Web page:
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      SC Dept of Ed releases new cost of teaching cursive

      A student learns cursive writing

      The South Carolina Department of Education said Friday that the cost of a bill that would require South Carolina's school districts to teach students how to write in cursive by fifth grade is $647,075.

      That's drastically lower than the $27.6 million price tag given to the SC Senate Education Committee earlier this week.

      The Senate panel narrowly advanced the bill Thursday to the full Education Committee on a 3-2 vote. A breakdown of the cost showed $25 million would be spent on instructional materials and $2.5 million on travel for teacher training.

      Republican Sen. Ray Cleary of Murrells Inlet called the original price tag ridiculous. He said every elementary school teacher should know how to write in cursive, and students only need a pad of paper.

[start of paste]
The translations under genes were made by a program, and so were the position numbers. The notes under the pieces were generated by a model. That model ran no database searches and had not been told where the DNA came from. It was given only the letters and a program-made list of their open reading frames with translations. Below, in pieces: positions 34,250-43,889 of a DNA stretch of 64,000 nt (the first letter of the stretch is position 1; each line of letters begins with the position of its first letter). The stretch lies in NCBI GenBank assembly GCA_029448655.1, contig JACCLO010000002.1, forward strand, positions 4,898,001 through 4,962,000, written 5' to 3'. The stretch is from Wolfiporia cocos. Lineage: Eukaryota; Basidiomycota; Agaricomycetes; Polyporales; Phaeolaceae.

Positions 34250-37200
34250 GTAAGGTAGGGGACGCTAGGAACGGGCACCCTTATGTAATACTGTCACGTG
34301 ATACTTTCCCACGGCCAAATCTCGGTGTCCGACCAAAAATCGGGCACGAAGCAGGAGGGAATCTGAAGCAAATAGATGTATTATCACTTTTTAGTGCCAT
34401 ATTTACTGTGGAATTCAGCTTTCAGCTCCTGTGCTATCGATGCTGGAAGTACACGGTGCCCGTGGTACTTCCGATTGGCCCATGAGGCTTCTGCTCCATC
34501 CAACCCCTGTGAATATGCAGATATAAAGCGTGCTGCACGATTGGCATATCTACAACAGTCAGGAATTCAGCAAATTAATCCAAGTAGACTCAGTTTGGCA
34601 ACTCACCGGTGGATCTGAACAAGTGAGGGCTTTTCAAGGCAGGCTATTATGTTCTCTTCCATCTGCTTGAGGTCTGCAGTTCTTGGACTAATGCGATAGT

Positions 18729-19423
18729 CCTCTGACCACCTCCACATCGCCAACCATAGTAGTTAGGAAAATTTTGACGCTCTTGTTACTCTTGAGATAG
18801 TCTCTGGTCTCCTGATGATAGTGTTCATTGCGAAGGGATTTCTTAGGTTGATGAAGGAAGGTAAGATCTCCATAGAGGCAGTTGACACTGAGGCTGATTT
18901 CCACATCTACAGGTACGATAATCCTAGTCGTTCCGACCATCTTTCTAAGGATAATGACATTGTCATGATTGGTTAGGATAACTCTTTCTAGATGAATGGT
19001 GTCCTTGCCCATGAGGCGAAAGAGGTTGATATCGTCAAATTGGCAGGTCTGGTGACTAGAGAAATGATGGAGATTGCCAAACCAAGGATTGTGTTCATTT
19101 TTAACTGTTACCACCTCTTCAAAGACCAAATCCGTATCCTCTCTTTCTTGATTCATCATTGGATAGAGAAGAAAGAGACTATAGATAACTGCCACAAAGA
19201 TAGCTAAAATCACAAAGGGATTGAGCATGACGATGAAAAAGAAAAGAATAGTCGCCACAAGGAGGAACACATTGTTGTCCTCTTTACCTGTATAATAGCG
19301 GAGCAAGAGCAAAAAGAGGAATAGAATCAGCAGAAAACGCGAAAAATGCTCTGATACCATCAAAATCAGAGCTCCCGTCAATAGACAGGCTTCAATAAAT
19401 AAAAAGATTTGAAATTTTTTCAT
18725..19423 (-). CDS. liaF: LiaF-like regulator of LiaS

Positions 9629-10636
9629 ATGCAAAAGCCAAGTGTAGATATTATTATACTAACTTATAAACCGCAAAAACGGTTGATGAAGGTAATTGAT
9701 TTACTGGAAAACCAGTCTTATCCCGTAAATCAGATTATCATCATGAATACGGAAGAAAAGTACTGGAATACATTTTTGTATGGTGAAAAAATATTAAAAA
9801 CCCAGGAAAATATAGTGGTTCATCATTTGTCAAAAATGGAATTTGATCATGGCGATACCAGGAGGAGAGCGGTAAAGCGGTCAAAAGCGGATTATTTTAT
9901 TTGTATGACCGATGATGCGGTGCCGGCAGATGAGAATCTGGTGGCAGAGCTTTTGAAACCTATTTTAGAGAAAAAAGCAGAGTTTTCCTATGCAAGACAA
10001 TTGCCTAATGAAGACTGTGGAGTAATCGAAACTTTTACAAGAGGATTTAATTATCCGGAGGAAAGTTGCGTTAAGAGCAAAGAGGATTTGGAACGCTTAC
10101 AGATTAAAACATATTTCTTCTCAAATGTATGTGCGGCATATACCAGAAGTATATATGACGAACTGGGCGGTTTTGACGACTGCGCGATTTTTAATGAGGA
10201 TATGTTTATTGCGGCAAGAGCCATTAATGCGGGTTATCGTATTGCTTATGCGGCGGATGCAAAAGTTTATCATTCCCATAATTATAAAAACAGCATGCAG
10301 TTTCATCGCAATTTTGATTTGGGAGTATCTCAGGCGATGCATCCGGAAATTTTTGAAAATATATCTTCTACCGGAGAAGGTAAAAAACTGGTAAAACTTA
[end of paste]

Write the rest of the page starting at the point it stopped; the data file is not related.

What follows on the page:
Just a few hours after the bill advanced, the State Department of Education sent us this tweet:

      "We made a mistake in the fiscal impact statement today on the cursive writing bill before the SC Sen. Ed. Cmte - we're working to correct it"

      The Department of Education released the updated estimate Friday afternoon, a reduction of about $26 million.

      The new estimate, of $647,075, is the cost of one new workbook, at a cost of $11.29, for each of the estimated 57,314 second grade students, according to the Department of Education. There are now no travel or training costs being considered.

      We asked why the new estimate was so much lower. "Overall cost will likely be lower since many teachers will use free, online resources and students can use existing materials," the agency tweeted. "We overestimated the amount of materials and training needed. We overestimated cost of materials & professional development & calculated it over 5 grades - our apologies for the error."

      State standards haven't required cursive writing in the classroom since 2008.

      The subcommittee postponed the mandate's effective date by one year, to require the instruction starting in 2015-16.

      The Associated Press contributed to this report.